ELMA – Fishing should get a lot better at the Vance Creek ponds over the next few days, as the Washington Department of Fish and Wildlife (WDFW) begins stocking them with coho salmon and steelhead from the Lake Aberdeen Hatchery.
Starting today (Oct. 9), WDFW will begin planting Pond No. 2 with up to 1,500 coho, many weighing up to 10 pounds a piece. Pond 1 is scheduled to receive 300 coho Oct. 10, and WDFW expects to plant each pond with up to 150 steelhead in the near future.
Pond No. 1 is a local "juvenile and senior-only" fishing area reserved for anglers age 14 and younger or over 70 years old. Pond No. 2 is open to all anglers through the end of November.
Bill Campbell, WDFW regional fisheries manager, said the fish planted into the two ponds are part of the early return to nearby Lake Aberdeen Hatchery, where the run is expected to exceed the number of fish needed for continuing hatchery production.
"These fish are in good condition and are exciting fish to catch," Campbell said.
"It's a real thrill, especially for kids who have never caught a large fish like a salmon or steelhead."
Campbell recommends that anglers try spinners or a salmon egg cluster fished a few feet below a surface bobber to catch the big ones.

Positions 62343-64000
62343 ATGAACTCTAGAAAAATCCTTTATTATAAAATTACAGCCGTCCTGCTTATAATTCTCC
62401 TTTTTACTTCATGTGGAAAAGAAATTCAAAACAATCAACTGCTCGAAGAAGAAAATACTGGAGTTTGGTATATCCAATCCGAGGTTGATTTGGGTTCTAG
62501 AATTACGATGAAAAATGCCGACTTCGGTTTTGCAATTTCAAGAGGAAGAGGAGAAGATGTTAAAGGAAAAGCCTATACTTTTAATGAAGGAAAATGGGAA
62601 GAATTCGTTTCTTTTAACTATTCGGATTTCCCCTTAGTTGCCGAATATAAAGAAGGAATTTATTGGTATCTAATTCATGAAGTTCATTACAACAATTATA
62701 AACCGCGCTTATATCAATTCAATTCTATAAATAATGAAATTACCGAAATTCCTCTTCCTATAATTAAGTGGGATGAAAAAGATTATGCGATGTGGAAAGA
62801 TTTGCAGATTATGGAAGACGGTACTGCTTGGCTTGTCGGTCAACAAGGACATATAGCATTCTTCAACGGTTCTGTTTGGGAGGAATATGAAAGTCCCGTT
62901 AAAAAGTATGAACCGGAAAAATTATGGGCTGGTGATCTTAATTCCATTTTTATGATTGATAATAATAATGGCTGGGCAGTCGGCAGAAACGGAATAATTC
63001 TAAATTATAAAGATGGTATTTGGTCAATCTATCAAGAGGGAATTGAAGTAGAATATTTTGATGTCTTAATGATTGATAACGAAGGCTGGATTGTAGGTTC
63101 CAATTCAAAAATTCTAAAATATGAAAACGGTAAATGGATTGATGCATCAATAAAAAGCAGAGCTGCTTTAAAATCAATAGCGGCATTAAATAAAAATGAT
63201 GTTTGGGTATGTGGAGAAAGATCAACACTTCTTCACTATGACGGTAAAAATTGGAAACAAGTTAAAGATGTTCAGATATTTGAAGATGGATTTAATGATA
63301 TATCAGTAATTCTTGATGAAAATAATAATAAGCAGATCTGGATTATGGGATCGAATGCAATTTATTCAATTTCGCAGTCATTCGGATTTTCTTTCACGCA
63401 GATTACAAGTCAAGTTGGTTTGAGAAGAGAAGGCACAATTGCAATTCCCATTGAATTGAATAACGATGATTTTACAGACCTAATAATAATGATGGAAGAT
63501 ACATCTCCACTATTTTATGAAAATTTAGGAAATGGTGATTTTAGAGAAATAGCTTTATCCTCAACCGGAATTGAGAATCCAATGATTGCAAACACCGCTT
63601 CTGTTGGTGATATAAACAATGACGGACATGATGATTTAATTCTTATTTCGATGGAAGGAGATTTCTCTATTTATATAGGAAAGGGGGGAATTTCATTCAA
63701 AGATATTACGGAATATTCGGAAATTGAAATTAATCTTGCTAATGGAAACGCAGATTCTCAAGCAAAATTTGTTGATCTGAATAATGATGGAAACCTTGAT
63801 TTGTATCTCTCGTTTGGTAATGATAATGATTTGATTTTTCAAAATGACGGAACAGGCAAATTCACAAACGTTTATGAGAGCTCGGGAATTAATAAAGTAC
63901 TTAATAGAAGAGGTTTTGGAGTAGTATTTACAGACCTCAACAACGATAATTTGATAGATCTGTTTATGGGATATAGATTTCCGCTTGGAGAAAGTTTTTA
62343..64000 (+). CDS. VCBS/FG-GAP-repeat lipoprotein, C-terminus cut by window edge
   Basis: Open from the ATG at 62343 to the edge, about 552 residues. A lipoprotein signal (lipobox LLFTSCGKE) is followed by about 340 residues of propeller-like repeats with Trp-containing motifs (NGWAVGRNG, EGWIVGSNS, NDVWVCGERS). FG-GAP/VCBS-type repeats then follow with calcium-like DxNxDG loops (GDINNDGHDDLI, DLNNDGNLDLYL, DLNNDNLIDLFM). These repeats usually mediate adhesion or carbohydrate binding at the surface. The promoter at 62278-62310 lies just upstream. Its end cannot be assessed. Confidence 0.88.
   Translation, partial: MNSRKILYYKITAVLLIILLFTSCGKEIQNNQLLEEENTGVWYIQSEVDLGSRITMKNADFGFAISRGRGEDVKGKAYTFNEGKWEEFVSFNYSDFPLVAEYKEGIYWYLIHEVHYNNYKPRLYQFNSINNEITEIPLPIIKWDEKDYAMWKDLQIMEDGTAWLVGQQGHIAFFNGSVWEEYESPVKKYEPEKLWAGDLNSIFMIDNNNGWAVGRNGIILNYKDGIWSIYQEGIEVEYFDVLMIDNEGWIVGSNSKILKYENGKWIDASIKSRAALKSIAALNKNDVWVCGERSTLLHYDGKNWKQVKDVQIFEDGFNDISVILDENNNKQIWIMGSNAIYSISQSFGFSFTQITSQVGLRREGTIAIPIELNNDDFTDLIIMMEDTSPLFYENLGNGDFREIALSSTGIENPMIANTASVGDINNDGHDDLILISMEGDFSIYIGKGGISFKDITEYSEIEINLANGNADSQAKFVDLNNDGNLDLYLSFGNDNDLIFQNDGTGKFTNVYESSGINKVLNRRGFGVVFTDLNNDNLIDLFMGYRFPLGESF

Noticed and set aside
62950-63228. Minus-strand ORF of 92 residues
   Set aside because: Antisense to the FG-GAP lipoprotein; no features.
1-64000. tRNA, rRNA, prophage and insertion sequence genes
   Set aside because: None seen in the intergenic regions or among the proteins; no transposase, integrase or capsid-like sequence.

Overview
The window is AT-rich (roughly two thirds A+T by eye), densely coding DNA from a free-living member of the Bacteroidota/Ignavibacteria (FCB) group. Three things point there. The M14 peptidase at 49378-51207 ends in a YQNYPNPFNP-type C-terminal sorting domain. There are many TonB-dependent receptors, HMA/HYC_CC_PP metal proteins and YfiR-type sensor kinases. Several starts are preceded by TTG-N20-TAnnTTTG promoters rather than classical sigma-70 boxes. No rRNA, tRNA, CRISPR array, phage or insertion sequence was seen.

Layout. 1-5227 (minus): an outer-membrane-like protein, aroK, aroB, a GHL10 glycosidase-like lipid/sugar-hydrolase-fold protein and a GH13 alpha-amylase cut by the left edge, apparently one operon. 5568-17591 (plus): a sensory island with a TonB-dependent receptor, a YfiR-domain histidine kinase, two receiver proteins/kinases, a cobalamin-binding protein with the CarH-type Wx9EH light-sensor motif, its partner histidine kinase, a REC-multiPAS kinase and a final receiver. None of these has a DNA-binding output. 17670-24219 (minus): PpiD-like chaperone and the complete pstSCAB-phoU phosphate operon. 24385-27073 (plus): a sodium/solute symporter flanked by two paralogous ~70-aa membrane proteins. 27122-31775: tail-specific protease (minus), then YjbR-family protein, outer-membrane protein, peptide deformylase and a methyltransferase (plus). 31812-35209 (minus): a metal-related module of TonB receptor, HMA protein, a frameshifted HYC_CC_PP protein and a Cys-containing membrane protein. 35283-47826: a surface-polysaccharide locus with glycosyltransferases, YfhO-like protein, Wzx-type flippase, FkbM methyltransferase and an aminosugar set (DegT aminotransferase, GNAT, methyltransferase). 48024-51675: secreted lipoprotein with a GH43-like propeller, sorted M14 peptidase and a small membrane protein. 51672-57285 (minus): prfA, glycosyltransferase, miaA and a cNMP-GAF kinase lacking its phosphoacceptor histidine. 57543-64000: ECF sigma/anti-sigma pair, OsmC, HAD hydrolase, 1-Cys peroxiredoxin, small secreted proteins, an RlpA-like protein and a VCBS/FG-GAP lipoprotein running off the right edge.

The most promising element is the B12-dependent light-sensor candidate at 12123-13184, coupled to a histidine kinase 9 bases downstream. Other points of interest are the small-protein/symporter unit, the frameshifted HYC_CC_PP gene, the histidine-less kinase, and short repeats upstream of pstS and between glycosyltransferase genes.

WDFW has released hatchery coho and steelhead into area ponds and lakes for several years, providing additional fishing opportunities for anglers of all ages.
Under the "landlocked salmon rules" in effect on the Vance Creek ponds, a maximum of five fish per day (including trout and salmon) may be retained, only two of which may be steelhead. A Catch Record Card is not required.
While the salmon destined for both ponds are in good condition, Campbell cautioned people with dogs to make sure their pets don't eat dead salmon around the ponds in the weeks ahead.
"Salmon are known to carry a parasite that has no effect on humans, but can be lethal to dogs that ingest uncooked salmon," Campbell said. "Salmon carcasses are beneficial to the ecology of the ponds, but they're definitely not good news for dogs."